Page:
State Rep. Tom Patton (R-Strongsville) announces earlier today that House Bill 218 passed out of the House State and Local Government Committee. The legislation grants public entities the opportunity to enter into public-private partnerships agreements (P3s) for the construction or renovation of public facilities. Patton delivered testimony on the bill.
“A public-private partnership is an alternative procurement model for public infrastructure, in this case, buildings,” said Patton. “The goal of the P3 model is to transfer the risks best managed by the private sector to the private sector, allowing the public sector to focus on its core mission and strengths.”
Patton noted the legislation ensures public ownership of the asset is retained throughout the project. Additionally, the private sector is responsible for designing, building, financing and maintaining the public asset for up to a forty-year terms. The bill also guarantees the private sector will face financial penalties for lackluster work. Once the contract is finished, the facilities will be given back to the public owner in a good or better condition.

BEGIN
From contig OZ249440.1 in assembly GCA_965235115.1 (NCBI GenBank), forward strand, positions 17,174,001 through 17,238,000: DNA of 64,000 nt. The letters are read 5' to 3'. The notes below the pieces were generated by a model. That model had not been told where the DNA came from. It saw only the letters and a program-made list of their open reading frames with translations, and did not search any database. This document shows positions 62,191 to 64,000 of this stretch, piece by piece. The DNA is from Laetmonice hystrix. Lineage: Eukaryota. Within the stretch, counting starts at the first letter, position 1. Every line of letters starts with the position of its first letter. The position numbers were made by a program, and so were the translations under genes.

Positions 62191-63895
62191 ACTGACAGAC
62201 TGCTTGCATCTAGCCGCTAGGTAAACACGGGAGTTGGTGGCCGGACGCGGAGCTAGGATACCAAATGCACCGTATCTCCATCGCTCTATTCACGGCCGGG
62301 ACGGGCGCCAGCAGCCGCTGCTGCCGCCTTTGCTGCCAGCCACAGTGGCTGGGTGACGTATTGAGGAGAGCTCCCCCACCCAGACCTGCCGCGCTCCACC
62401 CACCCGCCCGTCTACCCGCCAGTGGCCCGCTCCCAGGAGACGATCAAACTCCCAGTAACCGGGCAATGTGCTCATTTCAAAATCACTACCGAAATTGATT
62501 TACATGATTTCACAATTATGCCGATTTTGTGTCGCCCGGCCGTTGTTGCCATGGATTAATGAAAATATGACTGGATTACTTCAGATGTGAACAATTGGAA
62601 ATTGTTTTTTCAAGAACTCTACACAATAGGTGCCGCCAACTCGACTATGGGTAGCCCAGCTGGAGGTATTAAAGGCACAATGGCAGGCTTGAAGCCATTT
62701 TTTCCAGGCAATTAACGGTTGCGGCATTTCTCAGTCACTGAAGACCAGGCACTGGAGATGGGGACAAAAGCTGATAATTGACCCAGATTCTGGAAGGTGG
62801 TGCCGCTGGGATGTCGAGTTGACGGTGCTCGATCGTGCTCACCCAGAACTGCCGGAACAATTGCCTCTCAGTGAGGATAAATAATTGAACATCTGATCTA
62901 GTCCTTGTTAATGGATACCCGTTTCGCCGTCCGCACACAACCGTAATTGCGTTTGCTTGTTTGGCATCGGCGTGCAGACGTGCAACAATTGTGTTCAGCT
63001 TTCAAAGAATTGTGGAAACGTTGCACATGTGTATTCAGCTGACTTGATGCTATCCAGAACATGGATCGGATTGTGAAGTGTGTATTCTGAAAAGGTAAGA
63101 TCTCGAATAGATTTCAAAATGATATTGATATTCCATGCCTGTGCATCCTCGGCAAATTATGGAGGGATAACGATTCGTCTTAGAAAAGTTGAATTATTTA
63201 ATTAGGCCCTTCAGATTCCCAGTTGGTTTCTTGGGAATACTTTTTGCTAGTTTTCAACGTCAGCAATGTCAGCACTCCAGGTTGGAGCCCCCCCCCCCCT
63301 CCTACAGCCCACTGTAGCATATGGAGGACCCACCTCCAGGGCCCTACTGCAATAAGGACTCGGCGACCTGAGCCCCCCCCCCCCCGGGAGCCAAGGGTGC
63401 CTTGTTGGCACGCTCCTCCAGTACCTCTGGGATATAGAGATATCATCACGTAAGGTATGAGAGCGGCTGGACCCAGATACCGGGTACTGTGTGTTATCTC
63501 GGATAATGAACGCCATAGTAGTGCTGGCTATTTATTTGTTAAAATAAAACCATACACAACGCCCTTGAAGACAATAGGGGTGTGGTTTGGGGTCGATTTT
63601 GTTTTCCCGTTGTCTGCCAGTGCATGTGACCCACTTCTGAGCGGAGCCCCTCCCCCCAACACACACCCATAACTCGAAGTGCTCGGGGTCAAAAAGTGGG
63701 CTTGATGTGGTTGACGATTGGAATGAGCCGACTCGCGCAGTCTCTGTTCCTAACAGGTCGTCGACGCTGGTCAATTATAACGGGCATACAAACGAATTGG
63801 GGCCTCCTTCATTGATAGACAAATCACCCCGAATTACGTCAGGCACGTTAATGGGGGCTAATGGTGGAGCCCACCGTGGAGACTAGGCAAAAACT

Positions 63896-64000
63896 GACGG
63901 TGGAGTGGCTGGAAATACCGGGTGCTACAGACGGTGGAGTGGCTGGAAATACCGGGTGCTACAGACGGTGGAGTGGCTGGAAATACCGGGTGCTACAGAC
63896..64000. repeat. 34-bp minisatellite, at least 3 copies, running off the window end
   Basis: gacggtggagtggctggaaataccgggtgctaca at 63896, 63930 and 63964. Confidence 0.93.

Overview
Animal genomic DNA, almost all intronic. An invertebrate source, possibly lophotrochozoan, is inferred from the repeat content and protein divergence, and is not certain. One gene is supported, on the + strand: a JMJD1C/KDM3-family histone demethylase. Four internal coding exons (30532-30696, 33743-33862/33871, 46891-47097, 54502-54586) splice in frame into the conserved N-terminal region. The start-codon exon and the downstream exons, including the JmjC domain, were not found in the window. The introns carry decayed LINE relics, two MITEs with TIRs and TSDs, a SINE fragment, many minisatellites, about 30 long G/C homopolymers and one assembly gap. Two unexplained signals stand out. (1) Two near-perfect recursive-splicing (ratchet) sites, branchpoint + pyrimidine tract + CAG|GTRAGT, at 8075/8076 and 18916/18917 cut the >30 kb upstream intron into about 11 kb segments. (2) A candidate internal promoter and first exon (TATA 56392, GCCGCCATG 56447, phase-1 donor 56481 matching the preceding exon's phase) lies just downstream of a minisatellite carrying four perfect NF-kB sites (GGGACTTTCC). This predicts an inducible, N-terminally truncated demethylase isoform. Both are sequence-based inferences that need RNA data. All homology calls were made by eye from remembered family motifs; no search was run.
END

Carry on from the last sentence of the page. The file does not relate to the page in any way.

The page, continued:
Those entities allowed to enter into the public-private partnerships includes counties, cities, townships, state agencies, state colleges and universities, public schools and libraries, and port authorities.
There is a mirroring process between this bill and for P3s currently used at the Ohio Department of Transportation, which Patton established under his previous legislation that was signed into law. The similarities include allowing an alternative procurement process and requiring notice and solicitation of additional bids. Essentially, this allows for a competitive bidding process.
Patton also acknowledged House Bill 218 will create a single source of responsibility for all the entities involved and will provide significant cost savings. According to an independent study, every dollar in P3 investment generates $2.8 in economic activity and can produce up to a 25 percent cost savings over the life of the project compared to traditional building methods.
“I firmly believe the expanded role of P3s in Ohio will have a resounding positive economic and social impact on the state, and we should catch up with the other 15 states already reaping these benefits,” added Patton.